The 4th edition of the European Digital Skills Awards closed this week with the official announcement and award ceremony: 6 outstanding projects were chosen by a jury of 5 experts in digital skills in different fields.
But who had the hard task of choosing? The Digital Skills and Jobs Platform team pre-evaluated the 330 applications received, based on the criteria that were published in the awards guidelines: impact, sustainability and scalability, inclusion and accessibility, innovation and originality. Also, the Platform team pre-evaluated the clarity of the presentation of the applications and the impact of their outreach and communications actions – having a great project is not very useful if it does not reach its target public.
Finally, 28 projects were pre-selected as finalists in the 5 award categories, and the jury members had to select their winners. The quality of the applications was very high and the variety of projects had the jury busy, but during the final meeting the ideas were clear. There was a tie in the Education category: there the jury decided to award two projects of very different scale, to make more visible how operations of different scale and budget can both reach important goals in educating Europeans in digital skills.
Meet the Jury
Alice Bougnères, SQUARE
Alice holds two Master’s degrees, in Public Law from Paris II, and Public Affairs from Sciences Po Paris. For 7 years, she was the Deputy Director of the education branch of the Montaigne Institute which aimed at preventing school failure in deprived neighbourhoods. She is the author of Au service de l’instruction pour tous, a study on education of disadvantaged youth. Since 2019, she is running SQUARE, a NGO dedicated to fostering critical thinking and to combating misinformation among underprivileged youth.
Keith Quille, TU Dublin
Keith Quille is a Senior Lecturer at the School of Enterprise Computing and Digital Transformation at TU Dublin. Before TU Dublin, Keith was a PLC and second-level teacher for almost a decade. Keith was recently an Expert on the development of the European Commission Guidelines on the use of AI and Data in Education and Training, and his PhD was in using AI to predict students at risk of failing or dropping out of introductory programming courses. All of Keith’s research and activities are in computing education research and computing outreach from primary to third level. Keith is involved in developing national formal curricula at the primary level. Keith was co-chair of ITiCSE 2022 (ACM).
Stefano Kluzer (Joint Research Centre and All Digital)
An economist (Bocconi University, Milan) with a Ph.D. at the Information Systems Dept of the London School of Economics, Stefano Kluzer has worked in policy-oriented research and consultancy on information society, e-government, digital competence development and inclusion at regional (Emilia Romagna), national (Italy) and European level (Joint Research Center Seville and various EU-funded projects). In recent years, he has focused on the development and implementation of the European Digital Competence Framework (DigComp), as co-author of various study reports: DigComp into Action Guide, DigComp at Work, DigCompSAT report, and the latest framework’s version, the DigComp 2.2 update.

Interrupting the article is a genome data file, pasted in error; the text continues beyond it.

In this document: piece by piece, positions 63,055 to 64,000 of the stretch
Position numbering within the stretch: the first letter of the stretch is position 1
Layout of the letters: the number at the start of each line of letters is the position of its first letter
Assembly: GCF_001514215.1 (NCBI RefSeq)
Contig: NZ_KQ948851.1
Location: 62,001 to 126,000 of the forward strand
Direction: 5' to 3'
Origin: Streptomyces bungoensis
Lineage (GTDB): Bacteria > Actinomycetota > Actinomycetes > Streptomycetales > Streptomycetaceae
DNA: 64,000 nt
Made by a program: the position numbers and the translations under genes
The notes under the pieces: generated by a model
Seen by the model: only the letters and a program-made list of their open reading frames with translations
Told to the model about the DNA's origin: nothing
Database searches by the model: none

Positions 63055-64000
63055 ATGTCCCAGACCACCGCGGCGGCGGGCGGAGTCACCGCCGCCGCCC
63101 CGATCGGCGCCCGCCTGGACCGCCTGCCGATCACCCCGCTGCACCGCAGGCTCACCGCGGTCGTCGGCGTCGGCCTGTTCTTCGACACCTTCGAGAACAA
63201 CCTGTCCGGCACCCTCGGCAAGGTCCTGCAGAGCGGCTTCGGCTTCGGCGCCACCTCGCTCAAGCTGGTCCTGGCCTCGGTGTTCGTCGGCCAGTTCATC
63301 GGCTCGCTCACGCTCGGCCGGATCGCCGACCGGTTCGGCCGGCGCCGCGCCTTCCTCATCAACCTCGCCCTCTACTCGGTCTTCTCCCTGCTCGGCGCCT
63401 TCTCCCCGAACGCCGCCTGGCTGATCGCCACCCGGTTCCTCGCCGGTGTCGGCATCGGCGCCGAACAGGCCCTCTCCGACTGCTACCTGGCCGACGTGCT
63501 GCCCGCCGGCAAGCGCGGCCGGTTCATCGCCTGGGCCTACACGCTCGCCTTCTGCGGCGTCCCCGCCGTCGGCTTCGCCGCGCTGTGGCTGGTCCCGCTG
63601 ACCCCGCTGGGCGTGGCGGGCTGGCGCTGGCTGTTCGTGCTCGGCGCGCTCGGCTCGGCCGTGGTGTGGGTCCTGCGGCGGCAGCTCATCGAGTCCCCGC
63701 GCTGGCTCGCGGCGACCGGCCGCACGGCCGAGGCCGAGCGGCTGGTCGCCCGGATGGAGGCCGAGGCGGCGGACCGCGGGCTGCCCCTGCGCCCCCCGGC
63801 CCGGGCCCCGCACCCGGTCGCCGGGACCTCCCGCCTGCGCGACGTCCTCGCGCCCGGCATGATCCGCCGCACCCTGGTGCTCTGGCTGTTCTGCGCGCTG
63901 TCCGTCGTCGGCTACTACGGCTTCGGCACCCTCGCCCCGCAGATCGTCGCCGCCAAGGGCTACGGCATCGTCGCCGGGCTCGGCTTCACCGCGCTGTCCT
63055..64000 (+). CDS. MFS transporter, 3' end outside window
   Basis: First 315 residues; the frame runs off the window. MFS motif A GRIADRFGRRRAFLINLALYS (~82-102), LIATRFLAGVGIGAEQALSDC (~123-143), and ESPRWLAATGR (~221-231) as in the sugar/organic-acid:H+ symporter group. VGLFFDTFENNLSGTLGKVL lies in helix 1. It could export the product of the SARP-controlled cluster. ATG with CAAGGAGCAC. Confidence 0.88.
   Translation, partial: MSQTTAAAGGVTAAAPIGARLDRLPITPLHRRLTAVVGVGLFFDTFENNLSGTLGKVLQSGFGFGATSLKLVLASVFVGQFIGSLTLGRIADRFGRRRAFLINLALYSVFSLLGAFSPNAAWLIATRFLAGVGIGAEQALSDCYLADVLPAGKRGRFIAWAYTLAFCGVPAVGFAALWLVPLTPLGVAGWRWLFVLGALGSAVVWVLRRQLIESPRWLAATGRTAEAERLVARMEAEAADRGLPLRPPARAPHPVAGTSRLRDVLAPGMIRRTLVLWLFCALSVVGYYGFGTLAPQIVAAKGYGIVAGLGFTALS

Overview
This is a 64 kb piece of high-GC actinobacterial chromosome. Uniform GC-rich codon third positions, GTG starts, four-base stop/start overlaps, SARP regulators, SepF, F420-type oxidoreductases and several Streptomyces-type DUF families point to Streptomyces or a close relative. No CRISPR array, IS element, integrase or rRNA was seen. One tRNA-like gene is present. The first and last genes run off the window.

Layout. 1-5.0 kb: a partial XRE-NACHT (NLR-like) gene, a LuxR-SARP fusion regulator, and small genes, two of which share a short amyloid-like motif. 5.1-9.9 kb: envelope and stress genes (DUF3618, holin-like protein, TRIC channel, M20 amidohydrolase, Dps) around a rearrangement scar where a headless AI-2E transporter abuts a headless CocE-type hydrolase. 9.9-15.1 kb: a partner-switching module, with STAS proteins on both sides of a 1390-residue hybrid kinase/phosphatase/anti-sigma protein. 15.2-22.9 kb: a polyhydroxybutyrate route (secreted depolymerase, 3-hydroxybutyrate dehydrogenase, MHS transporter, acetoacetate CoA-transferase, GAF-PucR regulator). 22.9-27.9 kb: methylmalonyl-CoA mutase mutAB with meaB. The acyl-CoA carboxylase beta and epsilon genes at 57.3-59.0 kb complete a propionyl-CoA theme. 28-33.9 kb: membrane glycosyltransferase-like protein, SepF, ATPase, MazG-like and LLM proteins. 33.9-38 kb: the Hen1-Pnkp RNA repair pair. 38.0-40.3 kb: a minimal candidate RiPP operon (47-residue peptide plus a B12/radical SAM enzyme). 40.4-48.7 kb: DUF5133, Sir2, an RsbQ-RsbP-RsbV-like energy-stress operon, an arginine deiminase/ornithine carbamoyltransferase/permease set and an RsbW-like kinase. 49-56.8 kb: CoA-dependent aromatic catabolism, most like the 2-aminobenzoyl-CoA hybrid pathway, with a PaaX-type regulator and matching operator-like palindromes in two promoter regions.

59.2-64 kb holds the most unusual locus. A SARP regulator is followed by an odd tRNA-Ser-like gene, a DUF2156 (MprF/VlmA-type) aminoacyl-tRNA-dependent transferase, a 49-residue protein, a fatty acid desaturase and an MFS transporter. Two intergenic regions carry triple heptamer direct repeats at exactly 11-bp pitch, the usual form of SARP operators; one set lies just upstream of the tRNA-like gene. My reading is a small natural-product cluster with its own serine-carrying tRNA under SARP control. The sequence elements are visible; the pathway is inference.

Veronica Stefan (Council of Europe and Digital Citizens Romania)
Veronica is a professional with more than 17 years of experience, working intensively at the intersection of education, policy and new technologies.
She has been engaged in a variety of international initiatives, from research to public policy, capacity building or project management, while providing expertise for different stakeholders such as the Council of Europe, UN agencies, European Union bodies, as well as many other national and international private and public entities.
Her recent activity includes contributions to digital policies, research on the social impact of artificial intelligence & new technologies and development of digital competences for various professionals. Veronica is originally from Romania, where she has founded a series of non-profits, including the first Romanian Digital Think-Tank; starting with 2021 she leads a series of international partnerships related to digital transformation and youth participation on behalf of the Estonian National Agency for Erasmus+ and European Solidary Corps.
Juliane von Reppert Bismark, Lie Detectors
Juliane founded Lie Detectors, an award-winning non-profit that trains professional journalists to help children and teachers across Europe tell fact from fake online and understand how ethical journalism works. She directs the organisation’s strategy and development and has advised the European Commission as a member of expert groups dedicated to fighting disinformation and embedding digital literacy across the EU. Juliane represents Lie Detectors as a member of numerous media literacy evaluation and advisory committees. Lie Detectors has been cited internationally by governments, EU, EP and the OECD as model practice in promoting news literacy and resilience to disinformation. An award-winning journalist, Juliane previously wrote for MLex, The Wall Street Journal, Reuters, Newsweek, Spiegel Online, the Toronto Globe and Mail and others, reporting from Europe and the US as well as from sub-Saharan Africa, the Middle East and Arctic. She is an alumnus of Columbia University’s Graduate School of Journalism in New York.